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I am looking for some basic information regarding makefile structure. Any pointers will be highly appreciated. Thanks.

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CMake is better than Make. If you are looking to create your own project, you may be interested in my C++ project template which uses the CMake build system and takes care of issues such as the build system for you: code.google.com/p/cpp-project-template –  Michael Aaron Safyan May 26 '10 at 23:00
That said, if you want a Makefile tutorial, here is one: sites.google.com/site/michaelsafyan/coding/resources/… –  Michael Aaron Safyan May 26 '10 at 23:01

6 Answers 6

Start here!

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@Carl Norum Yep, got to wear the horns and the beard of GNU. –  Secko May 26 '10 at 22:45
The question specifically asked for NMAKE. Why would you confuse someone by sending them to documentation for a different system? –  Adrian McCarthy May 26 '10 at 23:29
Says - "I am looking for some basic information regarding makefile structure." –  Secko May 26 '10 at 23:35
More likely it's because the poster doesn't know better and isn't aware of the differences. Since he specifically mentioned nmake, referring him to GNU make probably will make him confused (or just frustrated). –  jamesdlin May 27 '10 at 0:17
@Secko: Check the title. It's NMAKE-specific. –  Adrian McCarthy Jun 26 '14 at 17:14

You may want to have a look at the Autobook

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Another good answer with a neg value. +1 –  Crazy Eddie May 26 '10 at 23:35
@Noah Roberts: Cheers. It would be nice for people to downvote to explain why they do it... like the little orange popup suggests... –  nico May 26 '10 at 23:40

The best help I think I can give anyone desiring to learn how to write their own makefiles is:


Use a makefile generator. There's a lot out there. One of the best I've seen is CMake but there's also automake/autoconf/all that.

You can also use a totally different build system like Ant (but that's by far the only option in this category).

Make actually kind of sucks. I haven't touched one in 10 years. Put your development effort where it will do the most good, in your code.

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Well, before Cmake it is usefull just to get acquaintance with makefiles, to understand how it evolved historically. –  Max May 26 '10 at 22:51
Ant is the same as make. It is just as complex and basically defines its own language within XML. –  Loki Astari May 26 '10 at 22:53
+1 for advocating CMake over Make. –  Michael Aaron Safyan May 26 '10 at 22:56
@Martin, yeah, Ant is not the way to go; for Java, one should use Maven. I actually think Make is easier to understand than Ant, and for C and C++, the CMake build system is definitely the best. –  Michael Aaron Safyan May 26 '10 at 22:59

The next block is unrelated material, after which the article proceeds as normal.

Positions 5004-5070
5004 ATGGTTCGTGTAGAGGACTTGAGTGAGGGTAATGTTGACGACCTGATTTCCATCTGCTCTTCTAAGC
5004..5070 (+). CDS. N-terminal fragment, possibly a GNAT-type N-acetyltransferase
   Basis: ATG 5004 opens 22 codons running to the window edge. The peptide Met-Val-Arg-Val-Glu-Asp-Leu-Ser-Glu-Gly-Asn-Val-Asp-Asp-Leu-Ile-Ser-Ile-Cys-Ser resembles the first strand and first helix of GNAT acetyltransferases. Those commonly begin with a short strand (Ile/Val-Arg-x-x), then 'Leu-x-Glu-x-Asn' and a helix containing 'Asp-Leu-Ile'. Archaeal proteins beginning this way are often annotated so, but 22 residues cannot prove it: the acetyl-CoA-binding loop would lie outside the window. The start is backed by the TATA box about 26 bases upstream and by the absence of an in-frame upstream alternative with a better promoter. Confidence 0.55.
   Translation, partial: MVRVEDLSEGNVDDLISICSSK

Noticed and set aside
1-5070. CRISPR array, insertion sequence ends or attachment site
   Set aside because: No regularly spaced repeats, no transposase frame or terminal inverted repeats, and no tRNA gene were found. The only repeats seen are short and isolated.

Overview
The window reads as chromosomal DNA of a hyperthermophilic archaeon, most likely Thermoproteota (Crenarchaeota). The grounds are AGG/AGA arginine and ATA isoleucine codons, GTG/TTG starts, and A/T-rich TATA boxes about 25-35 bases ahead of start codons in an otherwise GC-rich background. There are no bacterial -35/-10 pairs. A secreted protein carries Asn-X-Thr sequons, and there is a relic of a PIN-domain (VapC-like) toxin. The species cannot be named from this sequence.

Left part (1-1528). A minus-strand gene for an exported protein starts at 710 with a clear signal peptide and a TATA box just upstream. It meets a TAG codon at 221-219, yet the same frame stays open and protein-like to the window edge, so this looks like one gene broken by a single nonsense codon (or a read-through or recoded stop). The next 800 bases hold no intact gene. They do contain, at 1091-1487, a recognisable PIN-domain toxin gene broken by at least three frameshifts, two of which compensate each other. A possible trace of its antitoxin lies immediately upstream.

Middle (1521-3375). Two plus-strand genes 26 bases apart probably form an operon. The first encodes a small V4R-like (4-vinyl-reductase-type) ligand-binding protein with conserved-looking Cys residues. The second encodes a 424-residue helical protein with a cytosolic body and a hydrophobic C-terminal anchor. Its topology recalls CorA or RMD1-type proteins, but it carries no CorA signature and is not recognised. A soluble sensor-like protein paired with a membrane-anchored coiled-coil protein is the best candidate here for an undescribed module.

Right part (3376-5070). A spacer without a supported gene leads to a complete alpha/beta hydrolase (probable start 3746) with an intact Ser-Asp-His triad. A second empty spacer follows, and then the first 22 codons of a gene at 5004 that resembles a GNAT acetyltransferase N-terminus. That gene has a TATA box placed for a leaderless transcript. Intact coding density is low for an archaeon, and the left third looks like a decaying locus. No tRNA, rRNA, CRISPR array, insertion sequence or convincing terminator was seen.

Yeah, I've never used Ant or Maven. I looked at them briefly but never tried them. I wasn't advocating them, only indicating them as an alternative. I've used CMake before and liked it a lot. Currently I mostly just use the build system in the IDE I'm using. –  Crazy Eddie May 26 '10 at 23:09

For very quick start (if you haven't yet tried) - read this, very simple.

If you want start writing makefiles in couple hours - this one.

To be a monster in makefiles use official, commonly you need this as reference book.

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+1 for direct link to resources specifically requested by the OP. No idea why anyone would neg this answer. –  Crazy Eddie May 26 '10 at 23:34

Official NMAKE documentation.

There are several other types of build systems that use "makefiles". Several of the other answers here are pointing you to these other systems. They all implement the same basic ideas, but the capabilities and syntax vary, sometimes in subtle ways. If you need to learn how to use NMAKE (which is the one you mentioned in the title), and you read GNU make documentation, you're likely to get confused.

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No idea why this was downvoted. The differences between NMAKE and GNU Make are significant. –  Brian Neal May 27 '10 at 0:01
@Brian Neal: Someone seems to have downvoted all the answers to this question... –  nico May 27 '10 at 0:03

I agree with most earlier responders: don't continue to be dependent on NMake, use newer tools. Ant, MSBuild, Maven, Scons, GNU/autotools, etc. But, if you really want to learn more about NMake, check out the Microsoft Rotor (SSCLI) source distro, it includes the source to NMake, at least a hacked-up snapshot needed to bootstrap Rotor's build. And for better examples of Nmakefiles, look in early Win32 SDKs, and later OS/2 SDKs, that was the heydey of complex Nmakefiles.

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